On Aug. 19, “High Score” landed on Netflix. It’s a docuseries featuring interviews with early video game developers, pros and other figures. The concept excited me – I love documentaries, I love video games, and I love history – but much to my surprise, the series left me oddly flustered due to its poor focus, confusing pacing and clunky transitions.
The series kicks off covering the transition from arcade games to home consoles led by Atari, and further episodes detail the explosive growth of Nintendo, role-playing games, the Nintendo vs. Sega rivalry, fighting games and finally the transition from 2D to 3D graphics. Obviously, six 45-minute episodes can’t possibly offer a comprehensive history of 1980s- and 1990s-era video gaming, but they do a serviceable job.
“High Score” seeks to offer more than a cursory glance at gaming history, however. In the words of creator France Costrel, “A lot of the focus on other documentary series have been more on the games themselves, and we felt like this was a good opportunity to go through more behind-the-scenes stories with these people and explore their creativity.”
The trouble is, if I hadn’t stumbled upon that quote, I would have never guessed that was Costrel’s intent. Every time I found myself engaged in the interviews with the dozens of early video game visionaries, something would detract from the flow – unnecessary visual flair, narration or, worst of all, jump cuts to new subject matter with no explanation whatsoever.
The latter is the docuseries’ greatest strike against it. I understand nearly all documentaries jump from person to person to weave together a story, but in the case of “High Score,” many of the jumps were arbitrary and unexplained, detracting from the overall narrative. It fails to commit to a consistent angle. Is it a comprehensive history of different gaming trends? A highlight reel? An attempt to shed light on marginalized figures in the industry?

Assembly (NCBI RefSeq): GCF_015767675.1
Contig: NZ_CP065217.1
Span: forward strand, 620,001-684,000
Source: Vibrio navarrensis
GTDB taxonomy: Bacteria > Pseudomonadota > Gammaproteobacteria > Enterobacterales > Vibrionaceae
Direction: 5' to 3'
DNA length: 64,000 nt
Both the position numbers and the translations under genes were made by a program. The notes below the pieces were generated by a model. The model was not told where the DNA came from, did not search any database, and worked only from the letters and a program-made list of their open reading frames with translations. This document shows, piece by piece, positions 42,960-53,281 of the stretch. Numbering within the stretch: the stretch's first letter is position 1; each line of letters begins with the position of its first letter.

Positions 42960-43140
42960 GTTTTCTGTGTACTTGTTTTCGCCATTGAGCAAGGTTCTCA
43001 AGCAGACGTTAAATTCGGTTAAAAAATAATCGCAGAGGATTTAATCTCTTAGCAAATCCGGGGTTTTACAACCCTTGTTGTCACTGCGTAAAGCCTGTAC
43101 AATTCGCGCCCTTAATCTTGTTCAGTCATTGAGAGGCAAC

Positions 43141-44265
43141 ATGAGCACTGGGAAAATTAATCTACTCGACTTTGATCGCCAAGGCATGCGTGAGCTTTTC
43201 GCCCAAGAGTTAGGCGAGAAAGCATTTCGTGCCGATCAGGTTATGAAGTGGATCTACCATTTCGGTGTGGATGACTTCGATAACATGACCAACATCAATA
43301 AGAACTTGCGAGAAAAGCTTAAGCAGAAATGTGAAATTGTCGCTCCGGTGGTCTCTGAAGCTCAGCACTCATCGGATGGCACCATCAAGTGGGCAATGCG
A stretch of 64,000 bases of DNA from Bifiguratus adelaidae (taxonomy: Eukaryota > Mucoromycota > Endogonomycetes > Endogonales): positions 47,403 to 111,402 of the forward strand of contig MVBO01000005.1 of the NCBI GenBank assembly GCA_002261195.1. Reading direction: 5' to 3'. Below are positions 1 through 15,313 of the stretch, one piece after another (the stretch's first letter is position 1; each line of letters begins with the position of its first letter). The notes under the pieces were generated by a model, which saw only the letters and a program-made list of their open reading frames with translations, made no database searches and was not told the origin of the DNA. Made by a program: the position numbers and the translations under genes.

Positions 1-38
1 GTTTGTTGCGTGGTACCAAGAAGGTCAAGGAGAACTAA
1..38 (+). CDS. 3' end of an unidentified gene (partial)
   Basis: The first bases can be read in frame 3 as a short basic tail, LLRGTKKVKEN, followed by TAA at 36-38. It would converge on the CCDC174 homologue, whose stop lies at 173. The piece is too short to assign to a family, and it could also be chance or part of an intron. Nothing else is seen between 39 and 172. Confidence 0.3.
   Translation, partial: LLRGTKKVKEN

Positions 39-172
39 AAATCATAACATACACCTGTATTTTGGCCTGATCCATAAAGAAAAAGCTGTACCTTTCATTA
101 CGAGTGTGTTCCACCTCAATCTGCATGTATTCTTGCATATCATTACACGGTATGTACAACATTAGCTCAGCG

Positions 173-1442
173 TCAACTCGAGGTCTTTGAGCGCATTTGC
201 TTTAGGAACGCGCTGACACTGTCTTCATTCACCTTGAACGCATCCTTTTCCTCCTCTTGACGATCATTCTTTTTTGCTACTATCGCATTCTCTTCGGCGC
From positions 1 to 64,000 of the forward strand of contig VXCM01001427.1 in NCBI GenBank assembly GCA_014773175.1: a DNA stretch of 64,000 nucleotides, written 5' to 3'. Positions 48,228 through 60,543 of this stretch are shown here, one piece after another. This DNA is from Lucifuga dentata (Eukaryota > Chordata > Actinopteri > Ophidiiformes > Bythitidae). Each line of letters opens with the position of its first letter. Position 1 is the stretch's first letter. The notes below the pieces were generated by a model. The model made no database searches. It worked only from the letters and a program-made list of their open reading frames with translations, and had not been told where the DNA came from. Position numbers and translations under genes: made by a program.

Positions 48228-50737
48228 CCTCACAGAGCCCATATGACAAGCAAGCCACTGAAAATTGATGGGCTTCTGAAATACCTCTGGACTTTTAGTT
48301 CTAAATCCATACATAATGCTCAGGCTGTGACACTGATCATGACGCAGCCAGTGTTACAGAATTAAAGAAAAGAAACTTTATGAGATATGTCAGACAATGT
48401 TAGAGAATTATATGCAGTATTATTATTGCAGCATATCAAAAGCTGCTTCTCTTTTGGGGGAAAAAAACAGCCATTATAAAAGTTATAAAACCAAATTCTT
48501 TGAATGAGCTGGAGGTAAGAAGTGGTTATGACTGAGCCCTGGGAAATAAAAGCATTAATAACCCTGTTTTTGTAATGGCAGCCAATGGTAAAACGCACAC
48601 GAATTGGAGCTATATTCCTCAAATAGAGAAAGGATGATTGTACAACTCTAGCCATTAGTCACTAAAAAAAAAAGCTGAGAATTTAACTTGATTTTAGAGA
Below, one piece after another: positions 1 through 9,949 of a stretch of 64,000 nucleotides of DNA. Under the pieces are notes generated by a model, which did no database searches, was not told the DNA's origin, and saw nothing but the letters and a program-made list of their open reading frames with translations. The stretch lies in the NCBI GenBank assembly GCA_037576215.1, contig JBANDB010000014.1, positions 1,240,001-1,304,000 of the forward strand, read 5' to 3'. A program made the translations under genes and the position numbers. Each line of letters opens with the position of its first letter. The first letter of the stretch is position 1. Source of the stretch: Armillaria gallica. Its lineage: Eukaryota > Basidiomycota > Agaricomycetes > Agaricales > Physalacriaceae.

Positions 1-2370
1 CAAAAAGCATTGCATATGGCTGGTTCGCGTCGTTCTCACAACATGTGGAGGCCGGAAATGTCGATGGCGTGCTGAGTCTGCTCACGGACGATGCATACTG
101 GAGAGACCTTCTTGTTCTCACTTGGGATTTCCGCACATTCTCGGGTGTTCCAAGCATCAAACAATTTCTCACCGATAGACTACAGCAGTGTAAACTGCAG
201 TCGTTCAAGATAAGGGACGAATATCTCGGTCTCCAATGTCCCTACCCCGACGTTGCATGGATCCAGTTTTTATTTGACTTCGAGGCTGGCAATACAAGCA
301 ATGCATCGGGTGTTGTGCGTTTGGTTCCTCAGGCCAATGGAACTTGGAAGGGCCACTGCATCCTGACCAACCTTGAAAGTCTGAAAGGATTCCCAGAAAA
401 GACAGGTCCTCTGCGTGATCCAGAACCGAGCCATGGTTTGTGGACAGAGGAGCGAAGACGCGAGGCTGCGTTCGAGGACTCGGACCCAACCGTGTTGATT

All of these would’ve been valid approaches to the subject matter, but by merely teasing each angle, the overall presentation is disjointed and unsatisfying despite the excellent content. Truly, Costrel’s team nabbed interviews I envy – what I wouldn’t give to talk to former Sega of America CEO Tom Kalinske or “Doom” creator John Romero. The docuseries is at its best when it grants the spotlight to such people, but too often it cuts away to a quirky retro animation or painfully unfunny narrative quips.
The only exception is episode five, which focuses on fighting games “Street Fighter” and “Mortal Kombat” and the controversies and esports scenes they inadvertently created. Due to their graphic violent presentations, “Mortal Kombat” and obscure full-motion video game “Night Trap” found themselves at the heart of U.S. congressional hearings that ultimately led to the creation of the Entertainment Software Rating Board. Meanwhile, “Street Fighter” set the basis for modern-day esports competitions.
Most of this information is communicated directly by the interviewees, with only brief narrative segues deployed when necessary. “Fight!” is a satisfying and informative episode, and if I had to recommend any episode in particular, it would be that one. As a Sega kid through and through, I also enjoyed the episode focused on the early-’90s Sega vs. Nintendo console war, but I only kept up with its disjointed presentation because of my already-existing knowledge of that era.
I can’t recommend “High Score” to those unfamiliar with video games because too many technical aspects of the profession go unexplained. I can’t recommend it to gaming aficionados, either, because it’s more poorly paced than the hundreds of well-researched YouTube videos dedicated to the same subject. “High Score” offers higher production costs and incredible access to industry figureheads, but the vast majority of those interviews are spent retreading ground that’s been covered time and again.
“High Score” has genuinely enjoyable and uncommon moments – the flashy, pixelated intro complete with a synthwave jingle composed by the band Power Glove, or Space Invaders creator Tomohiro Nishikado showing off his original alien ship sketches that were translated into the tiny 8x10 sprites that are iconic today. But these blips of brilliance are too rare to justify the 4-hour plunge into the entire series.
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